SOUTH BEND  – Very close. That’s what the polls tell us about the race for the U.S. Senate in Indiana: Republican challenger Mike Braun vs. Sen. Joe Donnelly, the Democratic incumbent.
Very important. That’s how the race is viewed nationally, as the once seemingly impossible chance for Democrats to win control of the Senate as well as the House seems at least possible.
Very expensive. That’s obvious to anyone seeing myriad ads bought by the candidates and groups seeking to support or to destroy one or the other.
Polls showing a close race aren’t surprising. They just confirm what long was expected, that Donnelly, popular in the state even with many Republicans because of his moderate approach, would have a fighting chance to win, even though President Trump carried Indiana by 19 percentage points.
Here are results of two recent polls by major news organizations, both using professional pollsters and sampling likely voters.
An NBC News/Marist poll showed race at Donnelly, 49%; Braun, 4%.
A Fox News poll showed Braun, 45%; Donnelly, 43%.
OK, some readers looking at the poll sponsors will say: “Well, of course, Fox puts the Republican ahead and NBC has the Democrat winning.”
I don’t think that’s the case here. Each has professional pollsters concerned about their reputation for accuracy.
And the polls say about the same thing. That it’s close.
Any poll, no matter how professional the pollster, has what is called a margin for error. Without getting into a discussion of probability and statistics, that means that results from a sampling can’t be perfect. Taking the size of the sampling into consideration, pollsters estimate the possible variation statistically, plus or minus for any number, that could reasonably be expected.
Fox News, with a bigger sampling, listed a 3.5% margin for error. The total for either candidate could be off statistically by 3.5%. Thus, Donnelly actually could be ahead.
NBC, with a smaller sampling, listed a 5% margin for error. So, even with Donnelly up by 6 points, he actually could be trailing if both his and Braun’s totals were off by 5 points.
Real Clear Politics, which figures averages of all the recognized polls, found last week that they added up to Donnelly, 47.3; Braun, 43.5. That put the race in the “toss up” category.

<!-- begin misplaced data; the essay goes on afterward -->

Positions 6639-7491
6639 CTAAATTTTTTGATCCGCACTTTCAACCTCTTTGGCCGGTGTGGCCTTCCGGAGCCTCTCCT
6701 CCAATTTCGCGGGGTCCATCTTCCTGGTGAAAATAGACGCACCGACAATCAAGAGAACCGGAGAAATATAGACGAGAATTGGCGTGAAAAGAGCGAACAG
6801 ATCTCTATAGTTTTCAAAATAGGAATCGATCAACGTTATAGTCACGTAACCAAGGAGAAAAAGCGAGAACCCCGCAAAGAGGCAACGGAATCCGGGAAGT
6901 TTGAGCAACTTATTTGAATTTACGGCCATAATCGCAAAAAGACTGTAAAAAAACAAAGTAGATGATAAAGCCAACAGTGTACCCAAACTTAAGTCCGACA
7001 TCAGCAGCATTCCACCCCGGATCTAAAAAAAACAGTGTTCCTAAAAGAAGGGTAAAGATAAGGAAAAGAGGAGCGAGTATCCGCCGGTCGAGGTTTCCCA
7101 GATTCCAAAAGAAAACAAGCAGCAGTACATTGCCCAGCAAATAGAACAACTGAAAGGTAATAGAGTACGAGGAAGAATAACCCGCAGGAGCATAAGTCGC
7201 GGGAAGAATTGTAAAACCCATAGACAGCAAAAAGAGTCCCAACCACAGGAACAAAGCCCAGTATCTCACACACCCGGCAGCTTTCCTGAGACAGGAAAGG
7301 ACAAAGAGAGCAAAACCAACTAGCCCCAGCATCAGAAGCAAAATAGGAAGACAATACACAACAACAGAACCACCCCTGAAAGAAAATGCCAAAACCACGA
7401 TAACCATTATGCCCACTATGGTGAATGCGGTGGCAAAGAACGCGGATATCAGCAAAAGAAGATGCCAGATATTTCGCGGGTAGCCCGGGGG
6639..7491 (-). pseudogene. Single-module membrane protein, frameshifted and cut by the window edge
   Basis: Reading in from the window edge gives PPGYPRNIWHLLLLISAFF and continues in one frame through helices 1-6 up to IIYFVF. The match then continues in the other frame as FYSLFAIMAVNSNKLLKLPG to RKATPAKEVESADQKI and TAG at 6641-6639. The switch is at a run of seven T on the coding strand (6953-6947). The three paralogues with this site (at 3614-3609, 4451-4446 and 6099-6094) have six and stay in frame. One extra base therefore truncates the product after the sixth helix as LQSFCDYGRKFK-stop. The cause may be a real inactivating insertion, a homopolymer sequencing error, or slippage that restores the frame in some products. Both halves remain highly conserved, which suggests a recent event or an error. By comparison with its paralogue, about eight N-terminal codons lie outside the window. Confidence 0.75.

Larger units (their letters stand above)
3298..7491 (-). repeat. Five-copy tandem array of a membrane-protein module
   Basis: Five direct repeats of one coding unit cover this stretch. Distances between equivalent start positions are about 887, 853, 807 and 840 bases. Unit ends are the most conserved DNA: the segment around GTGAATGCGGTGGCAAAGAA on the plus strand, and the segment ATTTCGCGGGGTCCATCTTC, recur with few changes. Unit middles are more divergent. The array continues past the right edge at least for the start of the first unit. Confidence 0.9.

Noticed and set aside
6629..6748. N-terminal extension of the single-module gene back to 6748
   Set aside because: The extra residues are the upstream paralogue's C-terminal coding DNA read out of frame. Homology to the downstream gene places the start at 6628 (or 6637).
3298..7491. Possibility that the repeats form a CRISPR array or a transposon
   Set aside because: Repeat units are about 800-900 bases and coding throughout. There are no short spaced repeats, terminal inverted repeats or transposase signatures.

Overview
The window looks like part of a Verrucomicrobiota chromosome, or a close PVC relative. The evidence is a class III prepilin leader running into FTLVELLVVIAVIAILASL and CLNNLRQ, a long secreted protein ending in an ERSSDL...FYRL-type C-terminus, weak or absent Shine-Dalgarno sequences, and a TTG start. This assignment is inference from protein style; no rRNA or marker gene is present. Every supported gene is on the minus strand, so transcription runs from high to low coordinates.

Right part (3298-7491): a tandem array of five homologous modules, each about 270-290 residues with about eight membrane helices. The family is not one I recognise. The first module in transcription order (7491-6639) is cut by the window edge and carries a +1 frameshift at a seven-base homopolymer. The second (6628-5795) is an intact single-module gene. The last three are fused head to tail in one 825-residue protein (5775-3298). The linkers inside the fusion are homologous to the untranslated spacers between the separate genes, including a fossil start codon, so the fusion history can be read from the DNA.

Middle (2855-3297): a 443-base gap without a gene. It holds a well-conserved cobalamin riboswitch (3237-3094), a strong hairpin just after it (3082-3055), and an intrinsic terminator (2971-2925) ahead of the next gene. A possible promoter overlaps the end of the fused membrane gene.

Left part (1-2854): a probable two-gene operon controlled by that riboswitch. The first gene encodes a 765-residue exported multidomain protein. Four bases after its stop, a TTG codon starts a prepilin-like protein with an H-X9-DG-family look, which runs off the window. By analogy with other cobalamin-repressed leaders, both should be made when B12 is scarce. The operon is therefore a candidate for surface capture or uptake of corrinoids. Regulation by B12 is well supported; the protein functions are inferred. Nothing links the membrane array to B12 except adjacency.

Especially this far before the election, it’s too close to call. But the indication from the combination of polls that Donnelly could be at least a bit ahead is very good news for him.
It means that President Trump, in coming to Indiana to denounce Donnelly and appear with Braun, hasn’t mobilized all of those Hoosiers who voted for him in a landslide to slide the land from under Donnelly as well.
Actually, the poll numbers that could mean the most are those about support for the president. Since Trump seeks to make the race a referendum on himself, how Hoosiers view the president will be an important factor.
The Fox poll found Trump with a 54% approval rating in Indiana, much higher than in the rest of the nation. But on the question of whether support or opposition to Trump would serve as a reason for their Senate vote, it was a virtual tie; 33% of Hoosiers say support of Trump would be a reason, 31% say opposition to the president would be a reason.
The NBC poll showed Trump with a 48% favorability rating, also higher than nationally.
Always remember that any poll is only a snapshot for the time when taken, not a prediction of how things will be next week or on Election Day.
But it does seem certain that the Senate race will continue to be very close, very important, and very expensive. 

Colwell has covered Indiana politics for the South Bend Tribune for over five decades.